There Goes Your Hero
There Goes Your Hero
Ford’s new-Mustang Shelby GT500 can save the day regardless of what kind of mood you're in
NELSON IRESON
MODERN MUSCLE CARS haven’t been one-trick ponies for more than a decade now, with both the Ford Mustang and Chevrolet Camaro offering impressively competent corner-slaying models. At Ford, the latest and greatest road-course varietals bear the Shelby name; both the Mustang GT350 and GT350R have won considerable praise for their composure, balance, and pace. Now, a new GT500 joins the pack with 760 horsepower, launch control, and a mean new look. But is it as well suited as its brethren to tracks with turns, or is this the drag sheep of the family?

The new super Mustang traces its heritage back to the classic GT500s of the late 1960s, but it’s the S197 Mustang GT500s that offer the most direct lineage. Those 2007- 2009, 2010-2012, and 2013-2014 GT500s progressed from offering drivers viciously sudden snap oversteer to more benign traits, even becoming something close to friendly in the final 662-hp models. But now, the first new GT500 in five years takes that friendliness to new levels while adding a great deal of actual capability.

First things first, the numbers: Under the hood of the 2020 Mustang GT500, you’ll find a 5.2-liter V-8 engine force-fed by a 2.65-liter Eaton supercharger and rated for 760 horses and 625 lb-ft of torque. Although it does share some architecture with the Voodoo engine found in the GT350, Ford modified it somewhat for its role in the GT500. For one thing, the GT350’s flat-plane crank is swapped for a stronger, less vibration-prone cross-plane unit. For another, there’s that supercharger.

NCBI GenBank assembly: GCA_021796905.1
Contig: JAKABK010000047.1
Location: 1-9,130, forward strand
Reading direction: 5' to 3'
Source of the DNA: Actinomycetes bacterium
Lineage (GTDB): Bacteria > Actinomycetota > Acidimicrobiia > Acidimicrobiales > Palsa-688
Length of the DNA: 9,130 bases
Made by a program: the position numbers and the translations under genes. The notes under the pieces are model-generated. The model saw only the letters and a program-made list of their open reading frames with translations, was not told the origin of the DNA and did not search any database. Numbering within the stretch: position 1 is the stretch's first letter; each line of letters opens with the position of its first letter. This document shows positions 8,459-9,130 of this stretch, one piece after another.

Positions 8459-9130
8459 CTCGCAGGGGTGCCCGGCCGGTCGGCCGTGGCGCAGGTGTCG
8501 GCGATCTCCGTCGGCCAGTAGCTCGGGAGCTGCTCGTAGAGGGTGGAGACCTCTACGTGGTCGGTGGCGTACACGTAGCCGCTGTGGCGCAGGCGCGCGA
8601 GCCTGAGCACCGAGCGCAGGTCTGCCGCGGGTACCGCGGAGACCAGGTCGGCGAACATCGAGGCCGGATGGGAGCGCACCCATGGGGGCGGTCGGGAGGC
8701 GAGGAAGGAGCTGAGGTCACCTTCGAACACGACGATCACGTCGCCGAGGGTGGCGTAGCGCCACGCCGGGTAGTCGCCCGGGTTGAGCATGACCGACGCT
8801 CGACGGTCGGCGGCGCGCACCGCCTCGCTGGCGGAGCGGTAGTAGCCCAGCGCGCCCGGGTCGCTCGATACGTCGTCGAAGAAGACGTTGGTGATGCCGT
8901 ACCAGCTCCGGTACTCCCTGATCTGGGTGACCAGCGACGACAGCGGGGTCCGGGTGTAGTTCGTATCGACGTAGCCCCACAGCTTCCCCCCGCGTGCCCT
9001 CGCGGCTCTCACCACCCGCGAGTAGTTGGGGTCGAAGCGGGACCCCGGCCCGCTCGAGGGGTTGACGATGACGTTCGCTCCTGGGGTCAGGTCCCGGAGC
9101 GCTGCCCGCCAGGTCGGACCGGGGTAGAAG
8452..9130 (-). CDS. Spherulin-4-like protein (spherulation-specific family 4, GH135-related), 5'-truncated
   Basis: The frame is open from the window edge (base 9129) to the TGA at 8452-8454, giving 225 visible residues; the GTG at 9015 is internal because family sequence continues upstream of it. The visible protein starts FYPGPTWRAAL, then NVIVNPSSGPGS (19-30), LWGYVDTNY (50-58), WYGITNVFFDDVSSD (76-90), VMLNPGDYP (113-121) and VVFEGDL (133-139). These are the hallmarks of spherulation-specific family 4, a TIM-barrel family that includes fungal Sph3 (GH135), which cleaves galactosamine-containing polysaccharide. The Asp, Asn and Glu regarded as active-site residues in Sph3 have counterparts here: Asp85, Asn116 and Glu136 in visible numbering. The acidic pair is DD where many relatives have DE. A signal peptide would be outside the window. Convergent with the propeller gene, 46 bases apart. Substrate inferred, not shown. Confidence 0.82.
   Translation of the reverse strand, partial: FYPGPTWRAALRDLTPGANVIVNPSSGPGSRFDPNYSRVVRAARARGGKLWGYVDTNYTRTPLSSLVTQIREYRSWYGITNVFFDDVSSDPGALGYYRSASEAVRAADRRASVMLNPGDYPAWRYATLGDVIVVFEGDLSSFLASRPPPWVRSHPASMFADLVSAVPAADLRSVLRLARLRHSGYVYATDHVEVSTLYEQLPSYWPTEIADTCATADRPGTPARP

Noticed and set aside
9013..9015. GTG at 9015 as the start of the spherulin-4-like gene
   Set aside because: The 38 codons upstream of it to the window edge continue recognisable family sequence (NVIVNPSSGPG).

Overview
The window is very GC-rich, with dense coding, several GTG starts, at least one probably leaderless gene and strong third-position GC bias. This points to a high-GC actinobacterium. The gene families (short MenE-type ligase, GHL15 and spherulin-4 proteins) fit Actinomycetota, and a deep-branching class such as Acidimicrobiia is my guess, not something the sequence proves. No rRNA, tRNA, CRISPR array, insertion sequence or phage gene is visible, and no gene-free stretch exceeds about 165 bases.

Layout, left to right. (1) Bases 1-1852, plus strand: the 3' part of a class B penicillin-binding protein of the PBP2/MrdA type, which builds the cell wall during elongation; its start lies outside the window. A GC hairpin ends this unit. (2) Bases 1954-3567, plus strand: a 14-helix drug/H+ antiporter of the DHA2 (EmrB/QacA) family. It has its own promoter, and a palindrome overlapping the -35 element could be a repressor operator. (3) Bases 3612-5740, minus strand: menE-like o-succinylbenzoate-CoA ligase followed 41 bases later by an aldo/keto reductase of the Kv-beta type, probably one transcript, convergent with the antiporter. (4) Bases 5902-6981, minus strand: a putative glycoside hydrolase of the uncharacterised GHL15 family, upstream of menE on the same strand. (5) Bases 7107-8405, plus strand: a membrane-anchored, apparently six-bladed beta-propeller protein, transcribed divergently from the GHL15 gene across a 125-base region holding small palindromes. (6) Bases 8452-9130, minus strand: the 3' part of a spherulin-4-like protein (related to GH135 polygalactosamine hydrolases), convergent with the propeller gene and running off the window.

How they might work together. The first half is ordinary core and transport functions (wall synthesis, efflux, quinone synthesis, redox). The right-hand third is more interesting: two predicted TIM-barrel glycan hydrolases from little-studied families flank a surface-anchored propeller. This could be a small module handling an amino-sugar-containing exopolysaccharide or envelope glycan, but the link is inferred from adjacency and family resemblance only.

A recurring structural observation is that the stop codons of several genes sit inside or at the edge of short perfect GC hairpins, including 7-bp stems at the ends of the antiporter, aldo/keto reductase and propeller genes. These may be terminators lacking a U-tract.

Pushing a bunch of extra air into the engine with a belt-driven supercharger is nothing new, but Ford did something creative with this one: It flipped the blower assembly upside down. Why?

Because it slightly lowers the center of gravity by putting the heaviest bits—the impeller screws—as low in the package as possible. That means the lighter intercooler portion sits on top of the assembly, the whole of which slots into the valley between the engine’s cylinder banks. Backing it all up is a new seven-speed dual-clutch transmission co-developed with supplier Tremec.

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February 2020